8 19: Protection8 PROTECTION Access Matrix Can allow domain "control" right (modify the rights of another domain.) Each resource object must: Have a manager Check capabilities of users Schedule use Preempt if necessary

9 19: Protection9 PROTECTION ACCESS LISTS FOR OBJECTS For each object, list of ( domain, rights ). This is the column in the original matrix. Can also have default rights common to all domains. CAPABILITY LISTS FOR DOMAINS For each domain, list of ( object, rights ). This is the row in the original matrix. The process executes an operation by specifying the capability ( pointer ) for the object. Possession of the capability means access is allowed. This list must be protected to avoid user modification. (For instance, the system can't hand a user a pointer to a file; instead the handle must be tagged to indicate it is unchangeable, or it must be kept in read-only space.) LOCK / KEY The object has bit patterns ( locks ); each domain has bit patterns ( keys ). A process executing in a domain can access an object only if that domain has the right key. Again, this system must be protected from user modification. Access Matrix Implementation

10 19: Protection10 PROTECTION COMPARISON Access List Corresponds with needs of users. Hard to find the set of access rights for a domain. Every access must be checked - could be long search. Capability List Harder to set up, easier to check when used. No search of list is necessary; only verification of capability by the system. Lock and Key Compromise between the above. In addition, it's easy to distribute and revoke. Most systems use a combination of access and capability. When a process first references an object, an access list is checked. If successful, a capability is given to the domain so that the process can use it thereafter. An access matrix is a mechanism upon which numerous policies can be built. Access Matrix Implementation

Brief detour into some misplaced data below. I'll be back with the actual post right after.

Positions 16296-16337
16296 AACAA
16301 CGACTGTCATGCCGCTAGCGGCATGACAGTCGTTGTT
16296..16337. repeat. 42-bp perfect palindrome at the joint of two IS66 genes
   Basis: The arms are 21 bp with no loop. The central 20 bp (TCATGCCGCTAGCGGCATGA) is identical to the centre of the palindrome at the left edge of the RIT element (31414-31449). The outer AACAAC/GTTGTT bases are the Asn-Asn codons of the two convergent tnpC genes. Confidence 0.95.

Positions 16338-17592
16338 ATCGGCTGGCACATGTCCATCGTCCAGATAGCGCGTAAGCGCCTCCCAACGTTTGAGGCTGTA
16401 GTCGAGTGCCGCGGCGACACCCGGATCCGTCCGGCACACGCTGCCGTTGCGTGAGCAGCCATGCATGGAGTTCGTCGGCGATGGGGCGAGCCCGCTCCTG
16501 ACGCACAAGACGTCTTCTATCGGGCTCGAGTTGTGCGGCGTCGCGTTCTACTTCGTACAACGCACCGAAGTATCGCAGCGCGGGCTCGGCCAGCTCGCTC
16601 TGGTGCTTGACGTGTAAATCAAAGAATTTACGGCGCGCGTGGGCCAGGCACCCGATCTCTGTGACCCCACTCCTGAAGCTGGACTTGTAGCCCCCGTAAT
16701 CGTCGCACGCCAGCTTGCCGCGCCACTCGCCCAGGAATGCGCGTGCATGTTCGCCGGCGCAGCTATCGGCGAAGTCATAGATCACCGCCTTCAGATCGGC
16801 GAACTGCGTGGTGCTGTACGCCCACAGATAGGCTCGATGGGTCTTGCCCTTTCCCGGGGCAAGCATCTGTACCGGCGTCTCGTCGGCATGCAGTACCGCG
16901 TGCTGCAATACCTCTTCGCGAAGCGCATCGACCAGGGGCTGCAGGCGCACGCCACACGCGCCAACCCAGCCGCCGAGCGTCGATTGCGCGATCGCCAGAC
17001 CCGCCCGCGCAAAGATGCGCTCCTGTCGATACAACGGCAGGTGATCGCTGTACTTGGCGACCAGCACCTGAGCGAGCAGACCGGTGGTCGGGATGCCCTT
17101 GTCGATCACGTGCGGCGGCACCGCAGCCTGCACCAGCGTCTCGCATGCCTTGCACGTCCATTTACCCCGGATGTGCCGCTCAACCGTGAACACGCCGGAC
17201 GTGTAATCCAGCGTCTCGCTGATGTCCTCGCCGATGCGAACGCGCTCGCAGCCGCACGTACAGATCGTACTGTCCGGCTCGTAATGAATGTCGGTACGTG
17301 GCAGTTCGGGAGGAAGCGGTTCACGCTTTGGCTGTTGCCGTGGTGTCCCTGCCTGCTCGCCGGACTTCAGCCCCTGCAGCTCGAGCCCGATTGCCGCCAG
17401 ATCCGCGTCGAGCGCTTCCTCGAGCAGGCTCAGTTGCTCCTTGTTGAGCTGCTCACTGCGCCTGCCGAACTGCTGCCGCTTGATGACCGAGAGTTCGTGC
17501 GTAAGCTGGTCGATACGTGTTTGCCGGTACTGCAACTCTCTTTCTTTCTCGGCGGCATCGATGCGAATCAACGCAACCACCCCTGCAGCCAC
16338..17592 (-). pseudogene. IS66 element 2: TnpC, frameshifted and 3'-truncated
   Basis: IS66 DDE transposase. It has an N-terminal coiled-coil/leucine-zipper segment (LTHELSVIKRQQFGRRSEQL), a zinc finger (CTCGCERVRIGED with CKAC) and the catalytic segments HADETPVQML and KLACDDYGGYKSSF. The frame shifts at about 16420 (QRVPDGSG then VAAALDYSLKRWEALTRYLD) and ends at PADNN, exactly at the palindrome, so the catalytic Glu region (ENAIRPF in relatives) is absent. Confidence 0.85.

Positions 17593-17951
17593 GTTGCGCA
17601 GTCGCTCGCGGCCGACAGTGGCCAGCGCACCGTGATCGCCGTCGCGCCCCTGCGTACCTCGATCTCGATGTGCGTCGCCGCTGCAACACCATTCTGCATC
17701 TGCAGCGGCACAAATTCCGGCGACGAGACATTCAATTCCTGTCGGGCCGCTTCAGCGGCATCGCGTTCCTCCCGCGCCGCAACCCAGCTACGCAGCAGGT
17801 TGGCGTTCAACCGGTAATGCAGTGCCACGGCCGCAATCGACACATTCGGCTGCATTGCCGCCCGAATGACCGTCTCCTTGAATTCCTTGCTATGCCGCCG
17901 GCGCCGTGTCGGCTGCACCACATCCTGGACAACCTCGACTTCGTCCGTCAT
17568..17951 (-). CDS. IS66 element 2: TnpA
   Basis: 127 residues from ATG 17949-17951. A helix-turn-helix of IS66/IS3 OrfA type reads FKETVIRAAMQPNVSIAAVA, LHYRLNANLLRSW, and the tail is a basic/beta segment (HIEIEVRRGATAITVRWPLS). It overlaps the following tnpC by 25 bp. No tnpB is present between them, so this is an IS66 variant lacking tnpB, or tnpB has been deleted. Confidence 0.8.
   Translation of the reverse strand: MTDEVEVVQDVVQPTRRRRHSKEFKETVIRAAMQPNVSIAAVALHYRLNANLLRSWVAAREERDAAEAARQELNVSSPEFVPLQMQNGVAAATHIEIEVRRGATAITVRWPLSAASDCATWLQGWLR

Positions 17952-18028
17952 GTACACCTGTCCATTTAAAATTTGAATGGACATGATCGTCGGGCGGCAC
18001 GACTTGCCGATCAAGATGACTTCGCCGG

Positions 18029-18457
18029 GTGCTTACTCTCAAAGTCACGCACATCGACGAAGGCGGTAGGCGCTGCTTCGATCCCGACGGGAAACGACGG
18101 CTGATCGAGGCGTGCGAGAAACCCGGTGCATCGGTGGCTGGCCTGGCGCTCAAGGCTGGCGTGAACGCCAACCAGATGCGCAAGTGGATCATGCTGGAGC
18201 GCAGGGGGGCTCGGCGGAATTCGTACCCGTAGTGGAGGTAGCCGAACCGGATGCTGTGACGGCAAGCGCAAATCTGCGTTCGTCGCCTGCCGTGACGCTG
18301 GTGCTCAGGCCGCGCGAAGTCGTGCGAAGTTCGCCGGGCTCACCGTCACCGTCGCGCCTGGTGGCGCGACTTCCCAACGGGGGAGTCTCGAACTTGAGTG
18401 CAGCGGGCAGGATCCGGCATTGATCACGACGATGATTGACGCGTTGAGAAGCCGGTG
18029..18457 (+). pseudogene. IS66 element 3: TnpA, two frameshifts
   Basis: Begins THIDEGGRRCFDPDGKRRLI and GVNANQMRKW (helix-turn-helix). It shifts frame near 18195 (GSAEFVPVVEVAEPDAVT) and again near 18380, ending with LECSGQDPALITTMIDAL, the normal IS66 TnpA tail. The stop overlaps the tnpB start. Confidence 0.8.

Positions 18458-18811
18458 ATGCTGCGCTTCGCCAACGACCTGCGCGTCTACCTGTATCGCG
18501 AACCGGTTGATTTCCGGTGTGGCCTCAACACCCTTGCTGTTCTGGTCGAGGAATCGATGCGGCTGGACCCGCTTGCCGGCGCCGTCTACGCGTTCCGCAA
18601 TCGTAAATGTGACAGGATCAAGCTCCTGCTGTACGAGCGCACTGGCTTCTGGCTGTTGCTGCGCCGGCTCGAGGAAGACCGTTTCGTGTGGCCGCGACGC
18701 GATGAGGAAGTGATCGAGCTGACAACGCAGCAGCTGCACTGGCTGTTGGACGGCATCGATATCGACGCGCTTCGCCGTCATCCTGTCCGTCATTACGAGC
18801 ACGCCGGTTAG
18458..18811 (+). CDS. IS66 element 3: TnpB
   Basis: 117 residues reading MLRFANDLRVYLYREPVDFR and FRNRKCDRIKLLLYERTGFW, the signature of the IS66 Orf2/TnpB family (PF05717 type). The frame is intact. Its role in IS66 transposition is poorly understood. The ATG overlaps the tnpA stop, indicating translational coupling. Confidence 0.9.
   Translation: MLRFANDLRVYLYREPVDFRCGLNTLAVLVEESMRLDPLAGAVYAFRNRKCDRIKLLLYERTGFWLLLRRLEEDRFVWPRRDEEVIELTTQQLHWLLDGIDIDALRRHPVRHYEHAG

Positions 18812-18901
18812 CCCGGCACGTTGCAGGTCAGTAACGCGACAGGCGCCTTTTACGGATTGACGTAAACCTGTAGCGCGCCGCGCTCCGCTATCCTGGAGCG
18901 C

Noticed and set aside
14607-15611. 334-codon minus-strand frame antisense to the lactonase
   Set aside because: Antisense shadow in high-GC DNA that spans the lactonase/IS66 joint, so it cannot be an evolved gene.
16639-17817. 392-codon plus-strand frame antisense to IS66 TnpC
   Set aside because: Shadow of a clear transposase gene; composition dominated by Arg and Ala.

11 19: Protection11 PROTECTION It may be necessary to revoke/remove rights to objects shared by a number of users. Tradeoffs/Issues involved in revocation: Immediate or delayed ( if delayed, when? ) Selective or general ( subset of users, or all users ) Partial ( subset of rights ) or all of them. Temporary or permanent ( once revoked, can they be reinstated? ) With an access list, revocation is easy. With capabilities, revocation is much harder. Example of opened file - how can you suddenly stop user reads once you've handed out the capability? Revocation

12 19: Protection12 PROTECTION Possible Solutions: Periodic deletion from domain -- user needs to reacquire before reuse. Back pointers from an object to all capabilities pointing to it. Very general, but very expensive. Indirect Implementation: Maintain a list of pointers to objects; capabilities link to these pointers rather than the objects themselves. Then must search list of pointers in order to revoke; the method is not selective. Keys Implementation: Hand out master key for each object. Change locks to revoke. The method is not selective unless there are multiple keys associated with an object. Alternatively, can use the same key with several objects and use a pool of valid keys. Here domains may be user, process, or procedure. Revocation

13 19: Protection13 PROTECTION In this chapter we have looked at mechanisms for protection. How can we manage a large number of options with a compact and efficient process. Wrap-up